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Director Mikhail Red explains delay in release of his film ‘Block Z’

Director Mikhail Red explains delay in release of his film ‘Block Z’

BY
Rhea Manila Santos

Twitter: @allaboutmanila

FRESH SCOOPS

01/21/2020 11:28 AM
Director Mikhail Red explains delay in release of his film ‘Block Z’

With fans excited to see the initial promotions started for Block Z last year, it’s been a bit of a wait for them after the Star Cinema zombie project was pushed back for release this year. But fans of the Joshua Garcia and Julia Barretto horror project need not worry because director Mikhail Red said it is worth the wait.

“Actually kahit na para sa inyo natagalan kayo, para sa akin, as a filmmaker laging kulang yung oras. Like gusto pa namin laging i-polish ng i-polish. Para siyang painting na hindi natatapos pero eventually kailangan mo ipalabas. Lalo na pag genre, kailangan maraming oras yung post-prod kasi imagine niyo yung sound design at color. At saka even though pareho lang yung running time namin from a normal movie lika a drama film like kunwari 90 minutes, feeling ko ten times more shots kami. Just because zombie movie every shot is like one second. So kung titingnan niyo yung shot density ng movie, mas madaming kinukulayan yung colorist, mas madaming footsteps linalagay ng sound designer, so para kaming gumagawa ng ganun karaming films pero packed into one kasi mas madaming shots ang zombie movie,” he shared.

The talented director admitted that compared to his previous films like Birdshot and Eerie, Block Z required a more complicated set up. “Imagine pag mag-shu-shoot ng attack scene sa classroom, so may papasok na zombies, matutumba yung mga upuan, malalagyan ng dugo yung blackboard tapos biglang take two. Lilinisan mo lahat yun, reset ka and then one angle lang yun. Eh paano kung seven angles tapos each angle four takes? So na-imagine niyo kung gaano kahirap yung zombie movie compared sa scene where there’s two people talking lang. Parang halos ibang job siya. Buti ang solid ng team talaga. Actually na-cardio yung mga cameraman kasi ang bigat ng dala niya. Pinapasa pa nga minsan yung camera para may round two. Medyo tricky siya. Pero ang fun gawin lalo na pag exciting yung shoot.,” he added.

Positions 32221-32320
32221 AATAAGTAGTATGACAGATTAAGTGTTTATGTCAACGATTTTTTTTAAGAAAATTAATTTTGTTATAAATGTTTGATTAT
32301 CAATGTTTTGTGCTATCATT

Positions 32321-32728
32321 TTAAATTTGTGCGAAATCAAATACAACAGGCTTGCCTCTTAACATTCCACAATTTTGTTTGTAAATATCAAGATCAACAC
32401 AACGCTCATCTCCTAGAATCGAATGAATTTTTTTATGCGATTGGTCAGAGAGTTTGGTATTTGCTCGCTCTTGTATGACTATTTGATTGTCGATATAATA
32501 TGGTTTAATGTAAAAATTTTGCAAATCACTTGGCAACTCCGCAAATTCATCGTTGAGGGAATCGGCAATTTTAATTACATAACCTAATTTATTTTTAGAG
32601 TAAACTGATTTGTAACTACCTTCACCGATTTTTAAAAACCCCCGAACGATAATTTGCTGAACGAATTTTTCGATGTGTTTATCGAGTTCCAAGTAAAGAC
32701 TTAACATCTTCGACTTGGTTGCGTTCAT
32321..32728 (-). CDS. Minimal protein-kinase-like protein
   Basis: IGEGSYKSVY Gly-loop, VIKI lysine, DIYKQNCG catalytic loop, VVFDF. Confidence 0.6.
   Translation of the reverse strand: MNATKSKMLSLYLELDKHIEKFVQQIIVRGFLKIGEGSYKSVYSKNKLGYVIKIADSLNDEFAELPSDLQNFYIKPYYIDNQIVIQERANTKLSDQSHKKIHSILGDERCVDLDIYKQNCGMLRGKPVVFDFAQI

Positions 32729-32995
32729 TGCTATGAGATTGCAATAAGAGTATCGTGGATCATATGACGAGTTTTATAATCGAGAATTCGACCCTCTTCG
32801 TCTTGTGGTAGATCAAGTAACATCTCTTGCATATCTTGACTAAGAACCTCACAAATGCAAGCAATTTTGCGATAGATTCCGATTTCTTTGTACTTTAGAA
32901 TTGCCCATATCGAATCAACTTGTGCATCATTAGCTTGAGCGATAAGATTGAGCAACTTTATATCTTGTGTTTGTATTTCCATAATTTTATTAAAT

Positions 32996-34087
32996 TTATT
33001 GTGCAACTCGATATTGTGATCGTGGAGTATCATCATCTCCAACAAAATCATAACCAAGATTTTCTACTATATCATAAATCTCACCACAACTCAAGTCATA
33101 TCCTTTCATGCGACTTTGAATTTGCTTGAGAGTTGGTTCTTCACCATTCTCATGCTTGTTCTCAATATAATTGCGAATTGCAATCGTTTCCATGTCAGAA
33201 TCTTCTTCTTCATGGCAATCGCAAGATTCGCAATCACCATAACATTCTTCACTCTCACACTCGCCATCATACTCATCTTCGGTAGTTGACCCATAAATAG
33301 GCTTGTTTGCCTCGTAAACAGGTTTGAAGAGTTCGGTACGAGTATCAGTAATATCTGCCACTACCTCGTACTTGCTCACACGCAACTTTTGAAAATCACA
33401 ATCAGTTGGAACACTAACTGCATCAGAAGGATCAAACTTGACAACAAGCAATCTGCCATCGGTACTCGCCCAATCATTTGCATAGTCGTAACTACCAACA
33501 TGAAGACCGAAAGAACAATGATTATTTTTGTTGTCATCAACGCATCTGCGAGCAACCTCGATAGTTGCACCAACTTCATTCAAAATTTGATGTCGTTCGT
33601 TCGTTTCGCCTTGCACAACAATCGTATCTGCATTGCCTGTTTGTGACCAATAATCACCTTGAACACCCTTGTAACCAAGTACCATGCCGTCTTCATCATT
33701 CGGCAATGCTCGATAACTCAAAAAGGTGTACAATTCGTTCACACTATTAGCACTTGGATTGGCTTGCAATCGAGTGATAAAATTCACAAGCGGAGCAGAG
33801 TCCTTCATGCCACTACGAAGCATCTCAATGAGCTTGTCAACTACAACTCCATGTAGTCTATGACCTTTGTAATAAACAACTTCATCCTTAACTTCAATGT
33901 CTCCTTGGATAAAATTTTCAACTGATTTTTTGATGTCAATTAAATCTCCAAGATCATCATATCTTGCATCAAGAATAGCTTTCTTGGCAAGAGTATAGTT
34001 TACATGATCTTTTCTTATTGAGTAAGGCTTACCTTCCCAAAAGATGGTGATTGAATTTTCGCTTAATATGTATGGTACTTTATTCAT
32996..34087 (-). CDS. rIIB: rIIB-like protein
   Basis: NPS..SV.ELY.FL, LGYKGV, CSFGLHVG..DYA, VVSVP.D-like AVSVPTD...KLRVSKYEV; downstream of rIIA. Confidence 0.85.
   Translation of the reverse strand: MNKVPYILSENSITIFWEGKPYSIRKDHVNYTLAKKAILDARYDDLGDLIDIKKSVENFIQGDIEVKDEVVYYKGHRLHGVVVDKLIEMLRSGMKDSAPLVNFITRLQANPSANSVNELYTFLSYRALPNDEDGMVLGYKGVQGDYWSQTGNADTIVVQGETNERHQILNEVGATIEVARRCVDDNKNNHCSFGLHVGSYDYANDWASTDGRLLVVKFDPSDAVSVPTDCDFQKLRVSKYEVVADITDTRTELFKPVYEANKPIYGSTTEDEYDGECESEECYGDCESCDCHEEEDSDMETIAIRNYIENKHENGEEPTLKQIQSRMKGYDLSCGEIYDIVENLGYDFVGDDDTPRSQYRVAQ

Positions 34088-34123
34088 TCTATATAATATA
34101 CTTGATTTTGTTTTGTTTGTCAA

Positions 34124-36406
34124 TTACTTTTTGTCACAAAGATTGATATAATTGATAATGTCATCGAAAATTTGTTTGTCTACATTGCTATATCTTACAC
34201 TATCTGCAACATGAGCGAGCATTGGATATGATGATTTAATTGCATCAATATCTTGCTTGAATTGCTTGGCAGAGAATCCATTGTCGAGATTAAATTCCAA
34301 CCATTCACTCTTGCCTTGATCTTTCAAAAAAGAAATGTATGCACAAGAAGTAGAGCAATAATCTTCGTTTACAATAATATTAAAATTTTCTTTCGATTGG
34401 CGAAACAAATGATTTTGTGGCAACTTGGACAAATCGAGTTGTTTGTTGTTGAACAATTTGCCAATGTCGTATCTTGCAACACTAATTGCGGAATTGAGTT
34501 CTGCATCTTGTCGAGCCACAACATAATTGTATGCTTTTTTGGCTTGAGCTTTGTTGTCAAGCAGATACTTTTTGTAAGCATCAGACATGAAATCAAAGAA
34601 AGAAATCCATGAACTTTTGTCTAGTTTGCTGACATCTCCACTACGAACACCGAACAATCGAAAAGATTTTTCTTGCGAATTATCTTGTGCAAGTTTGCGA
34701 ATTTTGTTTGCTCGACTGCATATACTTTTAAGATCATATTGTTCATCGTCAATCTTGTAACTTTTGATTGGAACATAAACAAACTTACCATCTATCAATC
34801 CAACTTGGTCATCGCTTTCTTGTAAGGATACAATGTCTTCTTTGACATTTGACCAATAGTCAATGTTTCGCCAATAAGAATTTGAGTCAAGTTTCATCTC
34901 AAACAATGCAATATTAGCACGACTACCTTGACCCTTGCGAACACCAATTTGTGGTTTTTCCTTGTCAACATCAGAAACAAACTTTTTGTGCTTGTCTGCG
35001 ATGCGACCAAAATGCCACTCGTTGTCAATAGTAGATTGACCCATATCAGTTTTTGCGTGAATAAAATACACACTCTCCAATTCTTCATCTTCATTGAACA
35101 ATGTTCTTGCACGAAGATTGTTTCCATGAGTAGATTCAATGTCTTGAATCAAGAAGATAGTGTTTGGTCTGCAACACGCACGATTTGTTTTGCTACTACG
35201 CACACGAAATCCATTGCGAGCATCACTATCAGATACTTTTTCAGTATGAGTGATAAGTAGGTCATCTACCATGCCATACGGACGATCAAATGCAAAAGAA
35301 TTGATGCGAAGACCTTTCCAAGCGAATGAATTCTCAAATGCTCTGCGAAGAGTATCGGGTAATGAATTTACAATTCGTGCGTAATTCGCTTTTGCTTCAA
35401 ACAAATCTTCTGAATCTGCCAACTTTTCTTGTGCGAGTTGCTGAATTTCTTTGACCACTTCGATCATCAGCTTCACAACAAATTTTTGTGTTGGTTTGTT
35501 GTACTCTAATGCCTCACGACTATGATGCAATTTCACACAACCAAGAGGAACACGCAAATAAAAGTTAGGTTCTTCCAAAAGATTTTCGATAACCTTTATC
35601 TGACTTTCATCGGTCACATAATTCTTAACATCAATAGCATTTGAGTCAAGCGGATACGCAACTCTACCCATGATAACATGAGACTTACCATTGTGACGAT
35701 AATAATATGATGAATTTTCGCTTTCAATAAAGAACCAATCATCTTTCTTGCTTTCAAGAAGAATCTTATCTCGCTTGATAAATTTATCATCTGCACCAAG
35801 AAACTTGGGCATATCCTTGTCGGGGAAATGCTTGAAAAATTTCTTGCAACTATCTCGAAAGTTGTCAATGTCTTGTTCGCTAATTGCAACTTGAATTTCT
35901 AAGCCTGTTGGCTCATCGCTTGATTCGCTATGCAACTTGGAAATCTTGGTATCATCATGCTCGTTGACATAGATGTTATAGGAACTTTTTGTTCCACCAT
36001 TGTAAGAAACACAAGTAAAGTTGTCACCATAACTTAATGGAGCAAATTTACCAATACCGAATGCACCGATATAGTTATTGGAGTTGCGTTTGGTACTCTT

Director Mikhail said there were a lot of challenges that came with making the first zombie film backed by a major local studio. “Challenging siya kasi iba resources ng films dito kasi economy rin, iba audience natin so hindi natin kaya i-sustain yung mga World War Z budget kasi sila English language yun eh, nabenta nila yun sa buong mundo. Siyempre tayo Filipino film so limited yung audience so may mga scale restrictions. Yun yung challenge lagi pag filmmaker ka or artist in general. Hindi mo maiiwasan yung parameters. Kaya minsan kahit hindi ka nag-iisip outside the box, lagi ko sinasabi sa mga film students na when you keep thinking inside the box minsan nagiging mas creative ka. Eh galing ako dun eh. Nag-start ako indie film na budget ng mga short film ko P20,000 pesos tapos friends lang. So pag alam mong may limitations ka, sinusulat mo yung film mo around those limitations. Ano kayang story magagawa natin na mashu-shoot natin sa garage tapos props lang natin itong truck na ito? So dun pa lang na-te-train ka how to work around limitations and still be creative,” he explained.

Even after the shooting had finished, direk Mikhail said the challenges never stopped until post production on the film. “Sobrang hirap. Sobrang challenging pero buti talented din yung post prod team. Actually yung editor nito yung younger brother ko na lagi ko rin ka-work. Siya yung nag-edit ng Eerie at ng Dead Kids so sanay na siya sa language so exciting kasi pag pareho taste niyo. Frustrated audience kami ng kapatid so parang ginagawa namin yung mga movie na pinapangarap namin mapanuod na genre pero walang gumagawa so kami na lang gumawa muna (laughs),” he said.